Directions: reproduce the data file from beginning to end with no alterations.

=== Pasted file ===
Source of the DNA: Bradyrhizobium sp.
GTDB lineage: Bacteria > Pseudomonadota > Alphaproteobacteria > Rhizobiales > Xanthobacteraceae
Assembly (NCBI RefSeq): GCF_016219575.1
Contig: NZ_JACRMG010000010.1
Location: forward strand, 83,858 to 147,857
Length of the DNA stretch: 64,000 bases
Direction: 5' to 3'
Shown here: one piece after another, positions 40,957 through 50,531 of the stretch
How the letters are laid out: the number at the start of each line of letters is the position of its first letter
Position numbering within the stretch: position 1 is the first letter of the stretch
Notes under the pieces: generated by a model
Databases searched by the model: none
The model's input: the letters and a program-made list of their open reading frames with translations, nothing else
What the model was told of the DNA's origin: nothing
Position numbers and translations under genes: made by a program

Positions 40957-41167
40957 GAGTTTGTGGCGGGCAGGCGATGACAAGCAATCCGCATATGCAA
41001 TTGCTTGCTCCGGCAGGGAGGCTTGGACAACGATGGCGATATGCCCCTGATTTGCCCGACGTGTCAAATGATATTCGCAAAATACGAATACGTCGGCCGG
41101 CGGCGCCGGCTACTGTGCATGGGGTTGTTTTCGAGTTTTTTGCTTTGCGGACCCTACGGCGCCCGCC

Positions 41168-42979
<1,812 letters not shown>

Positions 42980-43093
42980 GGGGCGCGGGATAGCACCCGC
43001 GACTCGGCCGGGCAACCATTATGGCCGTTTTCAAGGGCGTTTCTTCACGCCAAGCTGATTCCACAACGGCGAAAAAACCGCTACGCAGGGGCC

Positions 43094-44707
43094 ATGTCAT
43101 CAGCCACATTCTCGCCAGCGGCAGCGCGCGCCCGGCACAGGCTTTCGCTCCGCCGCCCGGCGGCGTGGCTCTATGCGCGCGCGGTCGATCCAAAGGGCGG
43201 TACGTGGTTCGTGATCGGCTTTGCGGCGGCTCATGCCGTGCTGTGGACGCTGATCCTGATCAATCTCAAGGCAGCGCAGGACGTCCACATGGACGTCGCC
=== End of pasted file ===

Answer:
Source of the DNA: Bradyrhizobium sp.
GTDB lineage: Bacteria > Pseudomonadota > Alphaproteobacteria > Rhizobiales > Xanthobacteraceae
Assembly (NCBI RefSeq): GCF_016219575.1
Contig: NZ_JACRMG010000010.1
Location: forward strand, 83,858 to 147,857
Length of the DNA stretch: 64,000 bases
Direction: 5' to 3'
Shown here: one piece after another, positions 40,957 through 50,531 of the stretch
How the letters are laid out: the number at the start of each line of letters is the position of its first letter
Position numbering within the stretch: position 1 is the first letter of the stretch
Notes under the pieces: generated by a model
Databases searched by the model: none
The model's input: the letters and a program-made list of their open reading frames with translations, nothing else
What the model was told of the DNA's origin: nothing
Position numbers and translations under genes: made by a program

Positions 40957-41167
40957 GAGTTTGTGGCGGGCAGGCGATGACAAGCAATCCGCATATGCAA
41001 TTGCTTGCTCCGGCAGGGAGGCTTGGACAACGATGGCGATATGCCCCTGATTTGCCCGACGTGTCAAATGATATTCGCAAAATACGAATACGTCGGCCGG
41101 CGGCGCCGGCTACTGTGCATGGGGTTGTTTTCGAGTTTTTTGCTTTGCGGACCCTACGGCGCCCGCC

Positions 41168-42979
<1,812 letters not shown>

Positions 42980-43093
42980 GGGGCGCGGGATAGCACCCGC
43001 GACTCGGCCGGGCAACCATTATGGCCGTTTTCAAGGGCGTTTCTTCACGCCAAGCTGATTCCACAACGGCGAAAAAACCGCTACGCAGGGGCC

Positions 43094-44707
43094 ATGTCAT
43101 CAGCCACATTCTCGCCAGCGGCAGCGCGCGCCCGGCACAGGCTTTCGCTCCGCCGCCCGGCGGCGTGGCTCTATGCGCGCGCGGTCGATCCAAAGGGCGG
43201 TACGTGGTTCGTGATCGGCTTTGCGGCGGCTCATGCCGTGCTGTGGACGCTGATCCTGATCAATCTCAAGGCAGCGCAGGACGTCCACATGGACGTCGCC